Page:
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Well, being famous, it goes without saying, is an automatic people magnet. But if you were, you likely wouldn’t be reading this so we’ll move on to more practical solutions, here.
While I’d love to share some hacks with you, I think it’d be more helpful if I point out a few things that could actually help you. If you’re looking for hacks, you’re missing the point of networking events. If you want to see success in networking, you need to change your approach, assuming you’ve struggled in the past.
I’m going to share with you some things that helped me change my approach to networking and, subsequently, my success with them.
1. Smile a lot, and be a positive person. Having a good sense of humor never hurts, either.
2. Be confident, don’t shy away from the middle of the room. It’s pretty common knowledge that “confidence is king”. Don’t be afraid to be at the center of the action. As a matter of fact, don’t be afraid, period. People like confident people.
You like confident people. So it stands to reason, so does everyone else.
3. Always listen attentively, and don’t feel the need to be the loudest voice in the room.There’s an old saying “barking dogs seldom bite“. Loosely interpreted, it means if you’re talking about yourself too much, it likely means you’re all talk, no action. And smart people, the people who would otherwise be great connections, will naturally pick up on this.
4. Don’t speak excessively about your perceived strengths. We tend to feel like everyone knows everything about us, about our weaknesses in particular, so if we talk excessively about them as if they were our strengths, we are somehow protecting ourselves. Smart people know you are merely covering up for your weaknesses. Don’t worry, they won’t exploit you. As a matter of fact, they will likely do something much worse.
They’ll ignore you. And worse still, they’ll be too polite to point any of this out to you.
If you spend 20 minutes speaking nonstop about honesty and integrity, for example, I’m going to make a mental note that you likely do not possess these traits. I won’t tell you so. I will silently hope you find your way and I will, subsequently, move on to someone else.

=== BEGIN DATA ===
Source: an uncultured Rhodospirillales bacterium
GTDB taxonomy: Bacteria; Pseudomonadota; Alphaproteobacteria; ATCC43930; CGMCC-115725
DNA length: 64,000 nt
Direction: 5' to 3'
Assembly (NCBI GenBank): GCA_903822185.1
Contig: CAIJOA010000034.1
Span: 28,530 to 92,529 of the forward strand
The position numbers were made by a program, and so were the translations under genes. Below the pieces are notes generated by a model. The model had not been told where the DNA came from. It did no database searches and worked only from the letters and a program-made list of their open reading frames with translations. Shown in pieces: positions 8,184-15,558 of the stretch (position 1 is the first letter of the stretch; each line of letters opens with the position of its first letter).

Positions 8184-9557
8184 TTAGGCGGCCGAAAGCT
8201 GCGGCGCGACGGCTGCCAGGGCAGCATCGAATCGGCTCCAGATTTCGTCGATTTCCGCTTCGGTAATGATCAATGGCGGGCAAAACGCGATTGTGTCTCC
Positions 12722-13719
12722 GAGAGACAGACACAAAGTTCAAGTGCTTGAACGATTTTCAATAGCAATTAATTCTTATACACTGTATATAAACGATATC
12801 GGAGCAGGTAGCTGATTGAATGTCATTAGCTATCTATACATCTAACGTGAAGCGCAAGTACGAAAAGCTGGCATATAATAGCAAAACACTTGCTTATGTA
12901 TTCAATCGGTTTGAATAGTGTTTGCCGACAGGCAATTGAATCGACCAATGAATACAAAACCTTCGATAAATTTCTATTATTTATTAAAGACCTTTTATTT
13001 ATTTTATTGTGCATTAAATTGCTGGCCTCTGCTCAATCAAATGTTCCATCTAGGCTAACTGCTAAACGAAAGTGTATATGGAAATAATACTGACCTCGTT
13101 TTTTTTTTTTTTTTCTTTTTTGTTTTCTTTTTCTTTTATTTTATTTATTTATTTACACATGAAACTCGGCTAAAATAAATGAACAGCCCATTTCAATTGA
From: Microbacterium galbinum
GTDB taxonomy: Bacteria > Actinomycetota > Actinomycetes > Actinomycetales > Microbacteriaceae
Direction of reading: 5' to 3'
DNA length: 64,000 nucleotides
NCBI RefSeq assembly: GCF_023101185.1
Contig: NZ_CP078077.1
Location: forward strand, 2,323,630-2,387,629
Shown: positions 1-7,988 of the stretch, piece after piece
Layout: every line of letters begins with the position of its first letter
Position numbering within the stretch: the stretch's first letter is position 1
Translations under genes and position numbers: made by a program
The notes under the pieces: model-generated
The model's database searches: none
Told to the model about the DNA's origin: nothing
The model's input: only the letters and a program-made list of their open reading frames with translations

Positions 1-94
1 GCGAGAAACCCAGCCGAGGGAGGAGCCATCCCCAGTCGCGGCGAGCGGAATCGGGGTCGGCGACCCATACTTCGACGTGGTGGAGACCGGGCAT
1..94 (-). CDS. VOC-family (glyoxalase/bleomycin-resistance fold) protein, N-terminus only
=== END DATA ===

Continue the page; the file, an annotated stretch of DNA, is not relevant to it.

5. Don’t think for a moment that name-dropping is escalating your value. If you need someone else’s light to put you in the spotlight, you are only dimming yourself in the eyes of others. Using someone else’s accomplishments to give yourself credibility, or to bolster your value is not how you effectively build credibility. The way you build credibility is to develop a good reputation.
Be the person others are talking about.
6. A good reputation comes, primarily, through your own accomplishments. And your ability to help and connect others.
There’s an old proverb that translates loosely to, “the tree heavy with fruit doesn’t stand out, it leans over”. I think this is appropriate to mention, here, because I believe the best thing you can do in any social situation is to own your own accomplishments, no matter how small.
And let your knowledge do the talking. You won’t make a lot of noise or turn a lot of heads, but you don’t need to be the loudest voice in the room to have reach. It doesn’t add value to amplify your voice or borrow someone else’s light. It makes you look like a fool.
7. If you don’t know the answer to someone’s question, direct them to someone who does. Even a small gesture like that can go a long way. “I don’t know”, while a valid answer, simply won’t help your cause if you’re trying to be a value-add. Who knows who you will connect? Could be exactly the connection they were hoping to make tonight. Who made that happen?
8. Leave your ego at the door. This isn’t your coming out party. It’s an opportunity to enrich and add value to others’ lives. The rest will take care of itself.
If you’re still looking for hacks, consider some technology to help you find proper connections.
Or to help them find you.
At Swapp, we are currently developing an in-app feature that utilizes A.I. technology to provide the answers to which networking events to go to, with whom to connect and when, based on your personal and professional goals. Instead of wandering around for three hours looking for the right people, wouldn’t it be nice to know precisely who, when and where? Think about the time that would be saved.
Swapp provides the tools and attributes of good, effective networkers, all bundled in one convenient location.
Thanks for reading, and best of luck to you!